The Mysterious Roman Dodecahedron Was Possibly Just For Knitting

Over the years archaeological digs of Roman sites have uncovered many of these strange dodecahedrons, usually made out of metal and with various holes in their faces. With no surviving records that describe how they were used, speculation has ranged from jewelry to a knitting aid. In a 2023 video by [Amy Gaines] it is this latter use which is explored, using a 3D printed dodecahedron and some wooden dowels to knit both gold wire and yarn into rather intricate patterns that are also referred to as ‘Viking Knitting’.

As we mentioned previously when yet another one of these dodecahedrons was uncovered, their use was unlikely to be of supreme relevance in military or scientific circles on account of a lack of evidence. What is quite possible is that these were both attractive shapes for jewelry (beads), and useful knitting aids for both jewelry makers (for e.g. gold wire braiding) and quite possibly yarn-related uses. The results which [Amy] demonstrates in the video for the gold wire in particular bear a striking resemblance to ancient braided gold chains on display at the Met and other museums, which leads credence to this theory.

If these items were effectively just common knitting tools, that would explain why the historical record is mum on them, as they would have been as notable as a hammer or a precision lathe used by the ancient Greeks.

Thanks to [john] for the tip.

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Roman Dodecahedrons: A Mystifying Archaeological Find

Much about archaeology can be described as trying to figure out the context in which objects and constructions should be interpreted. A good example of this are the metal dodecahedrons (twelve-sided shape) which have been found during archaeological excavations at former Roman sites. Since 1739 over 115 of them have been recorded, most recently a fully intact copper specimen found near the Lincolnshire village of Norton Disney during the Summer of 2023 by a local group of archaeologists.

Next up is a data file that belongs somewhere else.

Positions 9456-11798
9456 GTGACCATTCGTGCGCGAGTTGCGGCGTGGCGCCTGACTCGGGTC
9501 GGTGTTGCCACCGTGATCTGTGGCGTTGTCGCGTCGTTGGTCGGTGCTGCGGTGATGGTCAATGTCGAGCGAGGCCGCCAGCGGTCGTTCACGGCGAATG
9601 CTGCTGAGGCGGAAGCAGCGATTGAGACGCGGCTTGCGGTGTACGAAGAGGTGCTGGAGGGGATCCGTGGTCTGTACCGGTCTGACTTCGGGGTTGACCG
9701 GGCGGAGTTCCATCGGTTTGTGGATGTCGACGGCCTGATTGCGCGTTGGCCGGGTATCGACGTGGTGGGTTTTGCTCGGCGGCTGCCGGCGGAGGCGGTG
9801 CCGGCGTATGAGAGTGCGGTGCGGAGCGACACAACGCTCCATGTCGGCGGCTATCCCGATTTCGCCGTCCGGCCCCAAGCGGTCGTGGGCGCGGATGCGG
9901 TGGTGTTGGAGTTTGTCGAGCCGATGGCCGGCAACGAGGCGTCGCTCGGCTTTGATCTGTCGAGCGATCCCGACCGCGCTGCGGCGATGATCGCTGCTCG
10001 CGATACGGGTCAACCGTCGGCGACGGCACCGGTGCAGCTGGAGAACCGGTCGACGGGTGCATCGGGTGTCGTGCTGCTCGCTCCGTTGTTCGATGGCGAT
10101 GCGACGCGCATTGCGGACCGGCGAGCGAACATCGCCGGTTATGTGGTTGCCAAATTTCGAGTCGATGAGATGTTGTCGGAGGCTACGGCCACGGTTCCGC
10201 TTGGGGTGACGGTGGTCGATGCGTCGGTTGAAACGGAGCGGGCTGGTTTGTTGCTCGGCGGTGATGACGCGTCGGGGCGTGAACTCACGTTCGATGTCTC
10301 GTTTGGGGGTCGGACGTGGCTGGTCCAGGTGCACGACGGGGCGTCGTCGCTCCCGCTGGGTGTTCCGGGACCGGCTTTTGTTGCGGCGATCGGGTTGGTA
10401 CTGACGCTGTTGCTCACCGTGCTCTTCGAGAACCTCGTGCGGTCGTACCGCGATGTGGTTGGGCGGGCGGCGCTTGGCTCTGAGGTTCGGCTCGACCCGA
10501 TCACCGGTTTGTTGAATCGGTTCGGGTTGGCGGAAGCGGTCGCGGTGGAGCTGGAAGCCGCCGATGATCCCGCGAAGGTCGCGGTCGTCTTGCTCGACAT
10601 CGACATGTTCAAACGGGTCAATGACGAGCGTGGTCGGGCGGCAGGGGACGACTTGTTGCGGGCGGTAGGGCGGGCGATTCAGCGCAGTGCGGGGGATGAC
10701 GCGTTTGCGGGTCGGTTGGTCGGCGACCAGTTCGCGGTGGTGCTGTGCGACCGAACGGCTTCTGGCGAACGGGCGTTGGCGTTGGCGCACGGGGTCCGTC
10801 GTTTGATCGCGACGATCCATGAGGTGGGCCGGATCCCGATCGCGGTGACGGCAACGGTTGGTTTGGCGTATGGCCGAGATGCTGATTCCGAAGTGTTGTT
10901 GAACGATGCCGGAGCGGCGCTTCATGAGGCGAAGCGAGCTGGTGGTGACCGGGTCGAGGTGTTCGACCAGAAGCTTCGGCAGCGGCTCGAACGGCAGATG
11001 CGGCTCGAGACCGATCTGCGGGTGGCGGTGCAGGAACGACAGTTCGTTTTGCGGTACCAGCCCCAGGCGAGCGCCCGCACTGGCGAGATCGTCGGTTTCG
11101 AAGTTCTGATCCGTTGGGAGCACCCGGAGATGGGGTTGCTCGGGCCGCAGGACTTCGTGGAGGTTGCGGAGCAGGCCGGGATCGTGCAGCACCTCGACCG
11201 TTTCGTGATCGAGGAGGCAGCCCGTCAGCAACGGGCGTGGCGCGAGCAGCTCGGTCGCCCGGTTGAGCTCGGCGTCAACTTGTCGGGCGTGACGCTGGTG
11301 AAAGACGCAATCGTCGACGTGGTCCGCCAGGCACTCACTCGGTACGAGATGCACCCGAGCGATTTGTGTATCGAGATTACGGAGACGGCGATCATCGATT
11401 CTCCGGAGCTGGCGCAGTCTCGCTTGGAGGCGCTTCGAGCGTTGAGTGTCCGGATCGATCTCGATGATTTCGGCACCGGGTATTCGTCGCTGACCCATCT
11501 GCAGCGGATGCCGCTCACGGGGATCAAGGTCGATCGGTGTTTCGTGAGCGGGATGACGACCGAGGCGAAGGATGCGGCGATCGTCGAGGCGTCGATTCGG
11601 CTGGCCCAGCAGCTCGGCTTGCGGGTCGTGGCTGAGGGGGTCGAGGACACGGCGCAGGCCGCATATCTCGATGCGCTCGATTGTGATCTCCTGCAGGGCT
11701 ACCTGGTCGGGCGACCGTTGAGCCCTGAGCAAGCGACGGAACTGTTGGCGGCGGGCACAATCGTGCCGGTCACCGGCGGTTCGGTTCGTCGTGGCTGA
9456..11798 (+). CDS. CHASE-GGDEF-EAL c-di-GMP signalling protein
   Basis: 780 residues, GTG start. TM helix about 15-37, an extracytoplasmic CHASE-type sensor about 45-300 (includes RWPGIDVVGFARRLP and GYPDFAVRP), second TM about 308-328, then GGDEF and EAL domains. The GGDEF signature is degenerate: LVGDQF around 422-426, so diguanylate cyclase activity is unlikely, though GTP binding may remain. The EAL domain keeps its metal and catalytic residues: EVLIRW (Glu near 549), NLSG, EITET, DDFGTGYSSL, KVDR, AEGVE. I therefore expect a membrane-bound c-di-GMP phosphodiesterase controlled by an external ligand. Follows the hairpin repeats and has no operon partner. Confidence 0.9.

Two ancient Roman bronze dodecahedrons and an icosahedron (3rd c. AD) in the Rheinisches Landesmuseum in Bonn, Germany. (Credit: Kleon3, Wikimedia)
Two ancient Roman bronze dodecahedrons and an icosahedron (3rd c. AD) in the Rheinisches Landesmuseum in Bonn, Germany. (Credit: Kleon3, Wikimedia)

As the Norton Disney History and Archaeology Group notes on their page, this is the 33rd example of one of these items found in what was once Roman Britain, lending credence to the idea that such dodecahedrons originated within the Gallo-Roman culture.

As for the objects themselves, the ones so far found were dated to between the 2nd and 4th century CE, are all made out of some kind of metal alloy (e.g. bronze), are usually a dodecahedron but sometimes different (e.g. an icosahedron with 20 faces), yet all are hollow and usually with a single large hole in each face. The dodecahedron found at Norton Disney was analyzed to consist out of 75% copper, 7% tin and 18% lead, with a width of 8.6 cm and weighing in at 254 grams.

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This Infinity Dodecahedron Build Shows All The Tricks

The infinity dodecahedron is one of those super eye-catching builds that many of us hardware hackers have on our ‘build one day’ project list. The very thought of actually doing it strikes a little fear into the heart of even the most intrepid maker, once you start to think about all the intricate little details and associated ways it could all go horribly wrong. Luckily for us, [Hari Wiguna] has documented his latest build as a long video build log, showing lots of neat tricks and highlighting many problems along the way. With the eventual goal of removing many of the issues that make such a build tricky, [Hari] hopes to make it practically easy. Let’s see how that turns out!